“And she kicked and bit more passionately than ever, until the men holding her gasped and let go for a moment – and she was free, and Pantalaimon sprang toward her like a spark of lightning, and she clutched him to her fierce breast, and he dug his wildcat claws into her flesh, and every stab of pain was dear to her.
‘Never! Never! Never!’ she cried, and backed against the wall to defend him to their death.
But they fell on her again, three big brutal men, and she was only a child, shocked and terrified; and they tore Pantalaimon away, and threw her into one side of the cage of mesh, and carried him, struggling still, around to the other.”
Lyra, an unruly twelve- year- old orphan, grows up among the scholars of Jordan College, Oxford. Ever on the look -out for wild things to do, Lyra discovers a plot to kill her influential uncle, Lord Asirel. She also learns about the strange phenomenon called Dust, and the discovery of other worlds very much like her own.
Lyra’s world is indeed different, as is her Oxford. The people here have a personal ‘daemon’ – an animal that represents their inner self. Lyra’s daemon, Pantalaimon, is akin to her soul. Her world is a mixture of the archaic and the modern as we know it. Theology, magic and science are closely connected, and the characters we meet range from scholars to the wandering gyptians; armoured polar bears to clans of witches.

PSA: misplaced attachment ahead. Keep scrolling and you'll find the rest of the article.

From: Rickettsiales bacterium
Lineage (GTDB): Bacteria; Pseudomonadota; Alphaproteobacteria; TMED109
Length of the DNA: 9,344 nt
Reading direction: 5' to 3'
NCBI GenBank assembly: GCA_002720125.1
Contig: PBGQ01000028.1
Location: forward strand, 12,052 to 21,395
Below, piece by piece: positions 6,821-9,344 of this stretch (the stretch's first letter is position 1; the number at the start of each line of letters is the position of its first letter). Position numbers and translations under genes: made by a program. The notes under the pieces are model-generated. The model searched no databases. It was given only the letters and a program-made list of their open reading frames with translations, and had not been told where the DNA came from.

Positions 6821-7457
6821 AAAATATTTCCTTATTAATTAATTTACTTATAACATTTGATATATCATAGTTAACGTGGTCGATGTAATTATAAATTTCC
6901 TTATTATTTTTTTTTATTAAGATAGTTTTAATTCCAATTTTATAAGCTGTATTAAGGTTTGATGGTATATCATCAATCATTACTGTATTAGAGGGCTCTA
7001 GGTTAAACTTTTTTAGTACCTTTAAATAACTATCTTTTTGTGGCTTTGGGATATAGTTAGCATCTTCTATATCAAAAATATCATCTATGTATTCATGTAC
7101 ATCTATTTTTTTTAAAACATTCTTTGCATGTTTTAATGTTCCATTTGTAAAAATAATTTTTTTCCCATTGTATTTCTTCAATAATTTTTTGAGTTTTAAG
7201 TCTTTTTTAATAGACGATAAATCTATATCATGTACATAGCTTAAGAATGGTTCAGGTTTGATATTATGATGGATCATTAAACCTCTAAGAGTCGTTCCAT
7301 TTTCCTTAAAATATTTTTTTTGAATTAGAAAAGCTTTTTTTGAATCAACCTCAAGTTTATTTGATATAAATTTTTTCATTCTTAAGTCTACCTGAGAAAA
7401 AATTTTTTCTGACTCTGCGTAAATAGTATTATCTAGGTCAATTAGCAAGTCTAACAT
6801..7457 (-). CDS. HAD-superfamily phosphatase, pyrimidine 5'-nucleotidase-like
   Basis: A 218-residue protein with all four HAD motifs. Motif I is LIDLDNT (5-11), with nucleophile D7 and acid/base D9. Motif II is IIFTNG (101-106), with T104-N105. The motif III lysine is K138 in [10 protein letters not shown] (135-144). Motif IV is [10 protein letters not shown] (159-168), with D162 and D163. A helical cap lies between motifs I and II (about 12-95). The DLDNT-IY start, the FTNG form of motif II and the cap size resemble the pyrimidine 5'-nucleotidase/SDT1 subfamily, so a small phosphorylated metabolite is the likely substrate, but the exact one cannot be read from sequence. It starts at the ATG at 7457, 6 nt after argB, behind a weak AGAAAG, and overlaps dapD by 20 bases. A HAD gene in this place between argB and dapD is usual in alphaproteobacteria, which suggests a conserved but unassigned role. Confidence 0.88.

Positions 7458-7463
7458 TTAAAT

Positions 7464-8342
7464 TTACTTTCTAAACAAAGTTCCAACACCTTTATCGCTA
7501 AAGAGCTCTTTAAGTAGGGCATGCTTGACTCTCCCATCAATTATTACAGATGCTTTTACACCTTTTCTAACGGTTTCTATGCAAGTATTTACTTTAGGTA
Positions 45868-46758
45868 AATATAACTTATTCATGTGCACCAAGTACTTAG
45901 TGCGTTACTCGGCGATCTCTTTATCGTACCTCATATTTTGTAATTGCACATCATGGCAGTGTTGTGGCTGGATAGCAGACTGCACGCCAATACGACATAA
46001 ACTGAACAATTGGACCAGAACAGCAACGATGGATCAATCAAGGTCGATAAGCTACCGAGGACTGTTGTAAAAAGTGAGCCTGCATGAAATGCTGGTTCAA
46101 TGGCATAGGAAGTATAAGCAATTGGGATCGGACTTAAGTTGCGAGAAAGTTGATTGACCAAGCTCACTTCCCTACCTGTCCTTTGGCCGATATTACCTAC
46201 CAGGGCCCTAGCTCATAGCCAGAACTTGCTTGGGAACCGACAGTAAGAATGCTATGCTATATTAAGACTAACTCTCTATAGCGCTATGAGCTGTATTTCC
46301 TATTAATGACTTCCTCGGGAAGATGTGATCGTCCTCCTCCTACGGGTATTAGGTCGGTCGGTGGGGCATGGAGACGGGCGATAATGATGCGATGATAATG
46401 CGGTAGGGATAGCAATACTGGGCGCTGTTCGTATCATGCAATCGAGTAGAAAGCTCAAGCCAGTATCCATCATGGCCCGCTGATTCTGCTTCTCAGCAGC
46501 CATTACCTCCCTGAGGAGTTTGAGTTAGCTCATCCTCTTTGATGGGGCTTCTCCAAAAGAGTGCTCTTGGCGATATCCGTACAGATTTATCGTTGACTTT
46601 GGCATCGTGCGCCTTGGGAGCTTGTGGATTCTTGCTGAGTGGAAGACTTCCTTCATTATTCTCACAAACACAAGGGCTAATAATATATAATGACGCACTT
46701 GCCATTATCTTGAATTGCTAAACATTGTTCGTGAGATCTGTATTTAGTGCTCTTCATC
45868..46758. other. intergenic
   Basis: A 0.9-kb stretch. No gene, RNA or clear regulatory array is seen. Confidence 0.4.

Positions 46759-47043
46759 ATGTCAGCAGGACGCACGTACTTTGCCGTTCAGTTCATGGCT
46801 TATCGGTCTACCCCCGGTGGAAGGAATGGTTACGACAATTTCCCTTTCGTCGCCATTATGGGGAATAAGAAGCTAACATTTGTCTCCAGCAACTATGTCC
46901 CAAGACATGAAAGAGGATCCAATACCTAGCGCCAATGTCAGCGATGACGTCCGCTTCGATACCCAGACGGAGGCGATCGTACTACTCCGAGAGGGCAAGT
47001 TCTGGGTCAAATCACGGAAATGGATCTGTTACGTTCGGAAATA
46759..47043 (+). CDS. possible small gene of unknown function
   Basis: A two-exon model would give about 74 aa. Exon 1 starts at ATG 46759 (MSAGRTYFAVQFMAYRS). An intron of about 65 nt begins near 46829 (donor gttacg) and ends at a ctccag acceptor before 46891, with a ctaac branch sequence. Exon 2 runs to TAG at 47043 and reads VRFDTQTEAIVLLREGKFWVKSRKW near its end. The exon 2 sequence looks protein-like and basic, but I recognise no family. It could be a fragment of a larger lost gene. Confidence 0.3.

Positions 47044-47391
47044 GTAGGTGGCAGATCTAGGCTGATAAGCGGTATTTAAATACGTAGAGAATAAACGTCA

Children begin to disappear mysteriously, and before Lyra can find her missing friend Roger, she is sent off to live with the attractive Mrs. Coulter. She runs away when she discovers that Mrs. Coulter is herself involved with the kidnappings. The Alethiometer (the magic compass) that she is entrusted with, helps her read the truth, and leads her on a quest – first to rescue the children who are being used for dreadful scientific experiments, and onward, to find the imprisoned Lord Asirel, to whom she must take the Aletiometer. Along the way, Lyra finds friendship, love and loyalty among the gyptians and the armoured bear Iorek and the witches. But she also has to cope with mortal danger, terror, heartbreak and betrayal on the cold journey to the north.
Finally, amidst the dancing and spluttering Northern Lights, Lyra and Pan find a whole new world opening out before them – a world they could explore, or turn away from. “ Behind them lay pain and death and fear; ahead of them lay doubt, and danger, and fathomless mysteries. But they weren’t alone.” The book ends with a promise of a new beginning.
The Golden Compass is a fantastic story of adventure and courage. It is exciting, fast-paced, and has a whole lot of wonderful characters. And isn’t it is lucky that anyone who reads this book need not wait for years for the next book? The Subtle Knife and The Amber Spyglass, the books that complete the series, are already available. All three books have won numerous awards both in Great Britain and in the USA. Best suited for children of 13 years and above (and adults of all ages).
Philip Pullman was born in England, but grew up in Rhodesia, Australia and Wales. He studied in Oxford and taught English. He has written many books for children – picture books, historical thrillers, fantasies and plays. His Dark Materials books are hailed as modern fantasy classics for young adults. Philip Pullman lives in Oxford.
Published by: Dell Laurel-Leaf (Random House Children’s Books)
First Published in 1995.
Price: Rs: 214/-
Review by: Revathi.Satchidanandam.